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My username is LiquidTension, but you can call me Adam. I will be assisting you with your malware-related problems.
If you would allow me to call you by your first name I would prefer that. xsmile.png.pagespeed.ic.CwSpBGGvqN.png

Adam, you may call me Vance, although I have been called many things, I answer to most, just don't call me "late to dinner."  Thank you for your prompt response. I need to study your suggestions, although I may not understand some of the terms.  All my software is licensed to me.  Besides the usual Microsoft Office software, I have a vBulletin product that allows me to maintain a website, and some specialized software that geologists use.

 

I retired in March, but still assist my long-time employer remotely when they need a geologist.  Perhaps coincidently, my email addresses began spamming voice mail messages, although I don't even know what that is, at the same time that the company installed a telephone system which messed up their server and emails.  I was still using their Vipre Business software, required because I occassionally link to their server for the purposes of plotting geological maps and sharing data. In any case, to be safe, I removed all means of connecting with the company, I scanned thoroughly with Vipre Business and with a download they sent me (a 25-hour scan), some things were removed, and then I removed Vipre Business and installed your software.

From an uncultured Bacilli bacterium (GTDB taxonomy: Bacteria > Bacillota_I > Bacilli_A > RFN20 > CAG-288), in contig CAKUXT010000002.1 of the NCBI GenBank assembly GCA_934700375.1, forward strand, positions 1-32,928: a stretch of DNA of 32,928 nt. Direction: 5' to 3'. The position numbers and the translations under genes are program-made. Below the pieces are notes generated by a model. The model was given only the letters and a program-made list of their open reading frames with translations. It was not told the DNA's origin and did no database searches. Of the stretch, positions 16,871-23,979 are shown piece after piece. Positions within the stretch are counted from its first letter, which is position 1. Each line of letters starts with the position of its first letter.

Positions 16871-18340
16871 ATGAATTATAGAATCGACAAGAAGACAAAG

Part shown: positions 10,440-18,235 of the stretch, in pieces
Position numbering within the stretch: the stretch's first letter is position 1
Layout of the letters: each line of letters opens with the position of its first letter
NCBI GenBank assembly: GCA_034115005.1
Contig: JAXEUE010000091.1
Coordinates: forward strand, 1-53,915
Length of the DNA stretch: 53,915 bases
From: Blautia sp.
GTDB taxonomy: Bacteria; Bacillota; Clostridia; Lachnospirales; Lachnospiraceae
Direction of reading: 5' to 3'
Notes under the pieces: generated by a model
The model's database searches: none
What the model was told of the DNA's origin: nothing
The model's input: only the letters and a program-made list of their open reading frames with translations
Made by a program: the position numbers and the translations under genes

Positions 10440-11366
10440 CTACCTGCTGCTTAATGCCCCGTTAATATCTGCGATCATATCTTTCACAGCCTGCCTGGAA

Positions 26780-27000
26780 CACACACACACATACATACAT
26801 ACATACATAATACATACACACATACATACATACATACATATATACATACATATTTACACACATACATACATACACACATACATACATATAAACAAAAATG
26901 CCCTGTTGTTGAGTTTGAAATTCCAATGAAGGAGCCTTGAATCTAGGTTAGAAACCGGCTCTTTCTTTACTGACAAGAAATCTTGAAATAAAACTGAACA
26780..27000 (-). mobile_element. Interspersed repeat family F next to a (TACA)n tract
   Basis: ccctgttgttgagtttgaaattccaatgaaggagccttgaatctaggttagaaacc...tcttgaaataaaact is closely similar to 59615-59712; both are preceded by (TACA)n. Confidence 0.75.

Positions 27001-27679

Future data sharing with my former employer will be via CD, DVD, or thumb drive.

 

I don't know what Peer to Peer file sharing is.  In the past, most of my support involved connecting to the company server, and sending plots (geological maps and cross sections) to their large plotter.  I seldom if ever transfered actual data files that way.  Normally, I would send a spreadsheet or writeup by email.

 

I'll study your info, and get back, but there is so much I don't readily grasp that it may take me several days to look up the terms.

 

Vance

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Adam,

 

1.  This appeared upon Malwarebytes installation.  Is this okay?  Should I remove these exclusions?  I have no idea what these are.  Screenshot attached.  (.rtf file with the image)